Transportation budget could get a big boost in 2012

Agency asks for a significant increase amid budget austerity

The Obama administration is requesting $129 billion for the Transportation Department in fiscal 2012, a 66 percent increase over fiscal 2010, the last enacted appropriated level. The request includes an increase for the Federal Aviation Administration's struggling NextGen air traffic management system.

The budget request, which comes as part of a budget generally emphasizing austerity, underscores the importance of a well-functioning transportation system to the nation’s prosperity and safety, DOT officials said. While much of the funding is designated for repairs and improvements roads, it also includes $8.3 billion requested for the Federal Railroad Administration, which includes funds for the development of high-speed passenger rail.

Prior to the release of the fiscal 2012 budget, LaHood assured representatives of the airline industry that the administration would still spend money on the FAA's  satellite-based NextGen system. The administration requested that the FAA receive $18.7 billion to maintain the country’s Air Traffic Control System. The NextGen initiative would receive $1.2 billion of that request, an increase of $70 million from fiscal 2010.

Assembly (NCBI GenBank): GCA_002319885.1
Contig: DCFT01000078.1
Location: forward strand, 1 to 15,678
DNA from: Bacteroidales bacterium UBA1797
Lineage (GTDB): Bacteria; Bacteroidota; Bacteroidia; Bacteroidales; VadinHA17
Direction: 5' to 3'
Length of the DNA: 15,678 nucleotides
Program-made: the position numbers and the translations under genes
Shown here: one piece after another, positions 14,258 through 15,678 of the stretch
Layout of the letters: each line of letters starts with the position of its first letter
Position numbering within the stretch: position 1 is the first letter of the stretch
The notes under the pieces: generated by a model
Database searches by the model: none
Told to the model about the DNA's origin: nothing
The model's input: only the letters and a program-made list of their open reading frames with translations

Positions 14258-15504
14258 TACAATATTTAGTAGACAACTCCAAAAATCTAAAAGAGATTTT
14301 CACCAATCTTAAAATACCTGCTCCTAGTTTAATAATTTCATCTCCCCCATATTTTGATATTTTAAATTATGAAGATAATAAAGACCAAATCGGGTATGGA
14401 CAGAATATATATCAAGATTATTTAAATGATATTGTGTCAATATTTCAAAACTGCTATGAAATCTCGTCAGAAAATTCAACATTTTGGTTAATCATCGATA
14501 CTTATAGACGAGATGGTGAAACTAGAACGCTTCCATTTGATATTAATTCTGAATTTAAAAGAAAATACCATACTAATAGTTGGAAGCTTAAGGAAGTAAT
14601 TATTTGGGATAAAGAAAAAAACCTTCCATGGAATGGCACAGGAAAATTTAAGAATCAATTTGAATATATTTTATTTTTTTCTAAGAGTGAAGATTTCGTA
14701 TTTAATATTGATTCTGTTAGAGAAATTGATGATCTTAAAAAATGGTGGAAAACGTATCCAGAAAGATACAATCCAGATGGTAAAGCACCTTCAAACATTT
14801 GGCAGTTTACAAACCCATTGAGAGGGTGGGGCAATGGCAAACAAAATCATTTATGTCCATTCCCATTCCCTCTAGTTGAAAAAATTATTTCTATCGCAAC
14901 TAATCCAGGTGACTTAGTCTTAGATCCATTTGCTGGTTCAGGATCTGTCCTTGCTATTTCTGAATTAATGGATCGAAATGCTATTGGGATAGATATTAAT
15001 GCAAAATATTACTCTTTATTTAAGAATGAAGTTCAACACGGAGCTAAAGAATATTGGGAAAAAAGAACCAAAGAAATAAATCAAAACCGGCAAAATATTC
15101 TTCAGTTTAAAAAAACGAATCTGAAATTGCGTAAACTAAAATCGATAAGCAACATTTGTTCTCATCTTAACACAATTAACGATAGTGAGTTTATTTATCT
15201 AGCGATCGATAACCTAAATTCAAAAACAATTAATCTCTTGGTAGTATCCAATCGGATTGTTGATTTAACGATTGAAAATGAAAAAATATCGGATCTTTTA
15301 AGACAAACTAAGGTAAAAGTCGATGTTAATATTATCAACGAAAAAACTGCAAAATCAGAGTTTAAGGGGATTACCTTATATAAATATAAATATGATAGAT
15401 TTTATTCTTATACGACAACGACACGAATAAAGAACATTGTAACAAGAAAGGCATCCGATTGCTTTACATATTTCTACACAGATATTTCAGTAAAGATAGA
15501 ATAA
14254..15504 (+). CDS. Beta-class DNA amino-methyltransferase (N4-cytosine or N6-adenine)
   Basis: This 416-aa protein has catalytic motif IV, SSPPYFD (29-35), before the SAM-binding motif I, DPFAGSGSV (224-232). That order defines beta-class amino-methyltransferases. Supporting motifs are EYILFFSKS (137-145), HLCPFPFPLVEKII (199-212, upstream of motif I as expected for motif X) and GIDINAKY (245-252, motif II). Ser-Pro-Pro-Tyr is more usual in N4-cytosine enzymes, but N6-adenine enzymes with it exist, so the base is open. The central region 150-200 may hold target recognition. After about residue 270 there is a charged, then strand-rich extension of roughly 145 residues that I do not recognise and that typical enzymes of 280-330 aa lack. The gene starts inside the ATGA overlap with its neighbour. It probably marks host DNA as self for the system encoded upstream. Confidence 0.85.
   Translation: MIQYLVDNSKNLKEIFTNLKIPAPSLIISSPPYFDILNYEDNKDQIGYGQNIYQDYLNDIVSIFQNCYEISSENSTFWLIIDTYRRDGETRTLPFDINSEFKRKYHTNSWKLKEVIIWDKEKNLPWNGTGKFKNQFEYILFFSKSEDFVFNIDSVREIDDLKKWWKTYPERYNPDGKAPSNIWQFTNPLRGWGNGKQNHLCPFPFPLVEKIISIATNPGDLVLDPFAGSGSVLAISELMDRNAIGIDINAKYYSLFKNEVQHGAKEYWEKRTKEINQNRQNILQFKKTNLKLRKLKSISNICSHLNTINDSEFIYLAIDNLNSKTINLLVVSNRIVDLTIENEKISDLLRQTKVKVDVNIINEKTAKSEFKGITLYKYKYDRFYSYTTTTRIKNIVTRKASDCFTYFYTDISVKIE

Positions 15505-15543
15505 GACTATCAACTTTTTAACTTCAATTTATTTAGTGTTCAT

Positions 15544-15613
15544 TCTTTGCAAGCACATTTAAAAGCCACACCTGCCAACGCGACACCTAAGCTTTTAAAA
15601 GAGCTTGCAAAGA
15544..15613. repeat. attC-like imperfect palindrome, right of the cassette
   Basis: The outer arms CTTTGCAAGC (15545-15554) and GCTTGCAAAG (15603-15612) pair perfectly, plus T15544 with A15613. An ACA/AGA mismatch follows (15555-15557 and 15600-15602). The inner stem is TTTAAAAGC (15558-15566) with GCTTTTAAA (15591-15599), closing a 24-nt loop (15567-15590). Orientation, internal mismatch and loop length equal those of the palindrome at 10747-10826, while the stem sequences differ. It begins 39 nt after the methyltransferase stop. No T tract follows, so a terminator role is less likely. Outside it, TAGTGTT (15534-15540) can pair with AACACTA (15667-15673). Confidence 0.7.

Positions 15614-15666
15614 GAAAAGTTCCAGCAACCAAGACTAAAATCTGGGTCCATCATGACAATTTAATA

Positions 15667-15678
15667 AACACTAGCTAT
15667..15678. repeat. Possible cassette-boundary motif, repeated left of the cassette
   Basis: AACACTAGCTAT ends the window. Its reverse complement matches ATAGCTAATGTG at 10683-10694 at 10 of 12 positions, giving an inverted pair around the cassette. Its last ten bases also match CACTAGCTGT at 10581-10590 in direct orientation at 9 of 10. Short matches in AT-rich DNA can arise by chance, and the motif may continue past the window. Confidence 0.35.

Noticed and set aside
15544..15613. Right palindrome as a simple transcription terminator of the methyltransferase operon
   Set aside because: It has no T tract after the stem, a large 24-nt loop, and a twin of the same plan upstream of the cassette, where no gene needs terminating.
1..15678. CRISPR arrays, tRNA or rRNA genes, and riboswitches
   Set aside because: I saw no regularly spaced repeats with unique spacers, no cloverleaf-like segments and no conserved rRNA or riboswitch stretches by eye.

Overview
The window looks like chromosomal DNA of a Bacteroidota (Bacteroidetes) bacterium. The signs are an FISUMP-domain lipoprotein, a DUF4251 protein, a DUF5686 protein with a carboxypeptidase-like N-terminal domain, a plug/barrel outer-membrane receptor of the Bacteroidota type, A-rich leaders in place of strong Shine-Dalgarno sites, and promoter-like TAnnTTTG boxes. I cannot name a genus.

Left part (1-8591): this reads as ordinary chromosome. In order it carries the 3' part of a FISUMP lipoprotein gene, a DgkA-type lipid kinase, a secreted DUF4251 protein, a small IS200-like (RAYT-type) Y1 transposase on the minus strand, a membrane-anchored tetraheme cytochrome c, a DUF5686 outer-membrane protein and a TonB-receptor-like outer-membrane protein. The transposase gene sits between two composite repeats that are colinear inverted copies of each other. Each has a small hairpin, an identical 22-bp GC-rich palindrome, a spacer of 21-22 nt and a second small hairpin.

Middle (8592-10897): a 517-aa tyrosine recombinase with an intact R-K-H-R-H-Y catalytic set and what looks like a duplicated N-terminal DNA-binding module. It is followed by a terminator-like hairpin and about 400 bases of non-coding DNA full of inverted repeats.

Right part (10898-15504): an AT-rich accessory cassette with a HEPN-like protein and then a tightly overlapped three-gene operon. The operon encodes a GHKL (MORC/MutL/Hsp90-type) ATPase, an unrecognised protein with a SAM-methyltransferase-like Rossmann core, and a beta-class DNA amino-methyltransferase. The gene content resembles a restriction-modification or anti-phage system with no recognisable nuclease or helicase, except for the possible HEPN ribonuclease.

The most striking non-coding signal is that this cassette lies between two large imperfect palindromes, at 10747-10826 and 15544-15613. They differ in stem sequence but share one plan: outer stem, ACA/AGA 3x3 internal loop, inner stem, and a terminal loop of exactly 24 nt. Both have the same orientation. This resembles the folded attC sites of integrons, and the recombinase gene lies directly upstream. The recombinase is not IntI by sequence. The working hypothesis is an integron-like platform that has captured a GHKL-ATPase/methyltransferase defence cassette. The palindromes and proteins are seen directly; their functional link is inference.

The president called on the nation to repair existing roads, bridges and transit systems and to build new projects of national significance during the State of the Union Address last month.

“The President’s 2012 budget -- and his six-year plan for the future of American transportation -- will accomplish precisely this,” Ray LaHood, U.S. Secretary of Transportation, wrote today in his Fast Lane blog.

The request includes a $556 billion, six-year surface transportation reauthorization proposal to improve the nation’s highways, transit and rail infrastructure and to make sure the systems are safe.

To jump-start the effort, the president’s request includes a $50 billion up-front economic boost to foster job creation. “It also includes a $30 billion national infrastructure bank that will finance major projects of national or regional significance over the long run,” LaHood wrote. The I-Bank would receive $30 billion over 6 years.

The request assumes no pay raises.


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The administration requested $70.5 billion for the Federal Highway Administration to rebuild roads and bridges and proposed $22.4 billion for the Federal Transit Administration to improve public transit.

“Where it doesn’t compromise safety or jobs, the proposal recommends tightening our fiscal belt,” LaHood said.

The budget cuts red tape throughout DOT and consolidates more than 50 different DOT programs, LaHood said.

The DOT Surface Transportation Reauthorization proposal will consolidate more than 55 separate highway programs into five core programs, a move designed to make it easier for states and communities to build projects that they identify as priorities.

About the Author

Rutrell Yasin is is a freelance technology writer for GCN.

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